posted by: Esbey on June 3, 2017  9:54pm

I said “pretend,” not that I believed it!

posted by: steve on June 3, 2017  11:03pm

The lack of Tweed airport in being able to accommodate regional jets has cost the area many new jobs, three that I can think of in the past were, 1. American airlines wanted to locate a reservation center here, 2. Fed-Ex wanted to have one daily flight at Tweed and 3. Canadair or Bombardier wanted to build an east coast service center at Tweed. I am sure there are many more companies who bypassed the New Haven area for the same reason. Train service is fine for short runs, I.E. 75 to 200 miles or so, but companies rely on air travel and look for locations that offer good nearby air service.
The planned runway upgrade will be done entirely on airport property, no streets closed or radical changes to the area with perhaps some traffic flow adjustments. High paying jobs come from high tech companies, not what is being offered today, “want fries with that?”
Having an airport in the city and close to the city center is a plus for the area but only if the last impediment is removed, the limited runway and coming soon will be the federal judges decision that will allow that last deficiency to be corrected.

posted by: Bill Saunders on June 4, 2017  5:14pm

Esbey,

Though there appears to be some reticence in revealing the identity behind your moniker, a light-bulb finally went off about your nickname.

Esbey = S.B. = the opposite of B.S.
Now that is a fitting name for somebody attempting to toe the company line. 
Certainly better than Truth Avenger, who I haven’t seen on here in a while.

Let’s face it man—we are opposites—somewhere in the middle is the truth!

Why do I all of sudden feel like New Haven is a ‘psychic’ replica of latest reboot of Twin Peaks?
The only difference is we have a better script…....

posted by: Matthew from New Haven EDA on June 5, 2017  1:16am

Esbey is definitely not me, but whoever he or she is “they” make a lot of sense.

As our current 35 year formal partnership comes to an end, the City has been looking for a renewed long-term deal with the State to jointly oversee a refreshed station and parking garages, both the current one and the proposed new one.

The “100 year” title comes from the fact that the current elegant and historic station was begun in 1917 as part of a set of three “civic leadership” projects from a 1911 “future of New Haven” Commission: the enormous rail station, the new public library on Elm Street and a new, wider Temple Street re-imagined as a grand boulevard connecting these buildings. The two Cass Gilbert brick buildings became a reality - an amazing achievement for a small city - the boulevard connecting them did not.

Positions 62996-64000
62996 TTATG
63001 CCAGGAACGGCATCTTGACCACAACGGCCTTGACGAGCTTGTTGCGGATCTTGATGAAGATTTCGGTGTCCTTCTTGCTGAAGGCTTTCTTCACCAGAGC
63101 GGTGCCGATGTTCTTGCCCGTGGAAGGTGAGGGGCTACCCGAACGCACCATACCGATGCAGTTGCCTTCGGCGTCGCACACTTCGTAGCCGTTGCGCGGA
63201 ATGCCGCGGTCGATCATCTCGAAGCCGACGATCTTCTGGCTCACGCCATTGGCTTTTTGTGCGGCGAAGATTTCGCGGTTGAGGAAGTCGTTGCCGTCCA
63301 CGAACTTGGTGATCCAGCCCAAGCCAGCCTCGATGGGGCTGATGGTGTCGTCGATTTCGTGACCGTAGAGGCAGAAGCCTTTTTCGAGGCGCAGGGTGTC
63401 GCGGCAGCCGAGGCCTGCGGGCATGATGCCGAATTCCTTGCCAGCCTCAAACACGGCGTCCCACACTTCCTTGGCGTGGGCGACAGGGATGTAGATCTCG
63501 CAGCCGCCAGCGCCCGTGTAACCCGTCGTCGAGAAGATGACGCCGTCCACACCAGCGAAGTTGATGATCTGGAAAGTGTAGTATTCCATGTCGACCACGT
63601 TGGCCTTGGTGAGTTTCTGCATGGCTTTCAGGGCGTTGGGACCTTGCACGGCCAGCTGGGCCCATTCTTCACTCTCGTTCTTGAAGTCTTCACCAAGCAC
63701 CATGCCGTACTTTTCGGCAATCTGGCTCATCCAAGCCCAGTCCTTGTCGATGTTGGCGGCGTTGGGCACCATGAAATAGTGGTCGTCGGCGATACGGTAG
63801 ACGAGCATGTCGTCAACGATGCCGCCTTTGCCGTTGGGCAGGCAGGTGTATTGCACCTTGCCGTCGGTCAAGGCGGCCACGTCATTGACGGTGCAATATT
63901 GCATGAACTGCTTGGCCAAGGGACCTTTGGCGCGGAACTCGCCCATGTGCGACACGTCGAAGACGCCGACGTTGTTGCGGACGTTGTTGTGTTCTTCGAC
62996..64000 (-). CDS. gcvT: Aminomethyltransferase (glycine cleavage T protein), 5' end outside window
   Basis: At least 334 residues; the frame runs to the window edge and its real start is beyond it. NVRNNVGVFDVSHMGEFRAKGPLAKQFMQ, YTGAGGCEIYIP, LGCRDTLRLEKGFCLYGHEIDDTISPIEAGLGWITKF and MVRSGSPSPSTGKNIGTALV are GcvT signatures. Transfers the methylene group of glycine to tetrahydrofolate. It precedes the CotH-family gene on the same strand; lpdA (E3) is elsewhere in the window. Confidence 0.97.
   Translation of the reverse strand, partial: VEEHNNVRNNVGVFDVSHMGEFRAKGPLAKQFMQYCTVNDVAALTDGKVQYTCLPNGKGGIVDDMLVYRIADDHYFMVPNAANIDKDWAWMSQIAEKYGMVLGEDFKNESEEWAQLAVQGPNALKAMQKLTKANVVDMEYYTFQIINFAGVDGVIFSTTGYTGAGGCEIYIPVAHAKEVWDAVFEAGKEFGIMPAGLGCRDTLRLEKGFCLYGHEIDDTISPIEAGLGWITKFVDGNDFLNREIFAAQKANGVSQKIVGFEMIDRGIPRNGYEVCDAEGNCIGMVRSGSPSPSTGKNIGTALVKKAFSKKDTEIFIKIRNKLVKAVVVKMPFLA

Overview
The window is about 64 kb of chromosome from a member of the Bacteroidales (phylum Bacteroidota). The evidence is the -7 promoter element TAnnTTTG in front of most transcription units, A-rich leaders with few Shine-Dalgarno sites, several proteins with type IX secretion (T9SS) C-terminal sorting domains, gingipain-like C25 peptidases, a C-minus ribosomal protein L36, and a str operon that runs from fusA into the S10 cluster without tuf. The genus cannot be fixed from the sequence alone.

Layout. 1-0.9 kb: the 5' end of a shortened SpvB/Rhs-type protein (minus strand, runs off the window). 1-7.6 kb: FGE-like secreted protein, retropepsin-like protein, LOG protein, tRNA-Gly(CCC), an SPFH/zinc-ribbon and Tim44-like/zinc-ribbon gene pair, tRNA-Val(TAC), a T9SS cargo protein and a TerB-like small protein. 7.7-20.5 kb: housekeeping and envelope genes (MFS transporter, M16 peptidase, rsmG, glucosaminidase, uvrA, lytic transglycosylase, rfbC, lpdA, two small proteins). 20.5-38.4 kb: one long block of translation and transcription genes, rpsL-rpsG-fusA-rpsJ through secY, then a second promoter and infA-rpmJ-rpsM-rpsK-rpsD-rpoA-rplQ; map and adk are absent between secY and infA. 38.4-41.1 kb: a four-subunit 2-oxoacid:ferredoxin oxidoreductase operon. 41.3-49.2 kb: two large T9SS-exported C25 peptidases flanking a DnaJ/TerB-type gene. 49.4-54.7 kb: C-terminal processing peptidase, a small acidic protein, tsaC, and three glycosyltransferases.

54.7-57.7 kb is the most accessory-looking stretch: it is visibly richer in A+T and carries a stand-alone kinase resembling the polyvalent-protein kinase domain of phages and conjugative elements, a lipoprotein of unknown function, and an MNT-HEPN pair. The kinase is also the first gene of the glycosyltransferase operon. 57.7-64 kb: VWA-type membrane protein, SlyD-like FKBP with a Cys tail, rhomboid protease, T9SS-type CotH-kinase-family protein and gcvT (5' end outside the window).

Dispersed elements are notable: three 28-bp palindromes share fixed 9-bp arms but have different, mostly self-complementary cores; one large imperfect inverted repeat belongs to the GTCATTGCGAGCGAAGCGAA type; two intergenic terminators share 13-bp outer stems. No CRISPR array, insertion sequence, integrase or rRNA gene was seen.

Still, 1917 & the middle of the first world war was probably the then high point for New Haven as a national economic force. It was our peak population - about 160,000 - top output at the time for Winchester, Sargent, Candee rubber boots, textiles & the New Haven railroad and all were hiring thousands of people.

Our new freight yards at Cedar Hill were some of the largest in the country.  Even the specialty car body and accessory firms - left over from our carriage making days - were all making lots of goods for the war effort.

So, 100 years is also the vision for “next” 100 years for Union Station by the Harp Administration and a reminder of the huge vision and optimistic statement it embodied 100 years ago in the City.

Having put the vision out there, we are optimistically looking forward to a renewed partnership with the state that will secure the Station as our gateway through 2117.  Of course it might be greeting autonomously driven flying buses or pneumatic tubes whisking people to California or Europe…but whatever it is in 100 years, we think the vision outlined in Thursday’s plan can be effectively implement in two to five years - not 100!

posted by: Bill Saunders on June 5, 2017  3:11pm

Not Esbey,

I am glad that there are attainable short-term goals in the station’s development as a travel hub.

But the fact that the plan is titled Union Station:100 Years Forward (as reported in other news sources) kinda says it all, doesn’t it.

If the name was meant to convey what you describe, the plan would have been called ‘Union Station—Building on 100 Years of History’, or some other well-thought out title that links the past to the future, without being extravagantly over-reaching.

Twist the words in the wind all you want—there might be an upcoming position for you in DC…..

posted by: Bill Saunders on June 6, 2017  8:49pm

As an end note, I think that LOCO-Motion should have been somehow incorporated into the title, because the City of New Haven is crazy to think that they have the resources to manage regional transportation.  The State barely can.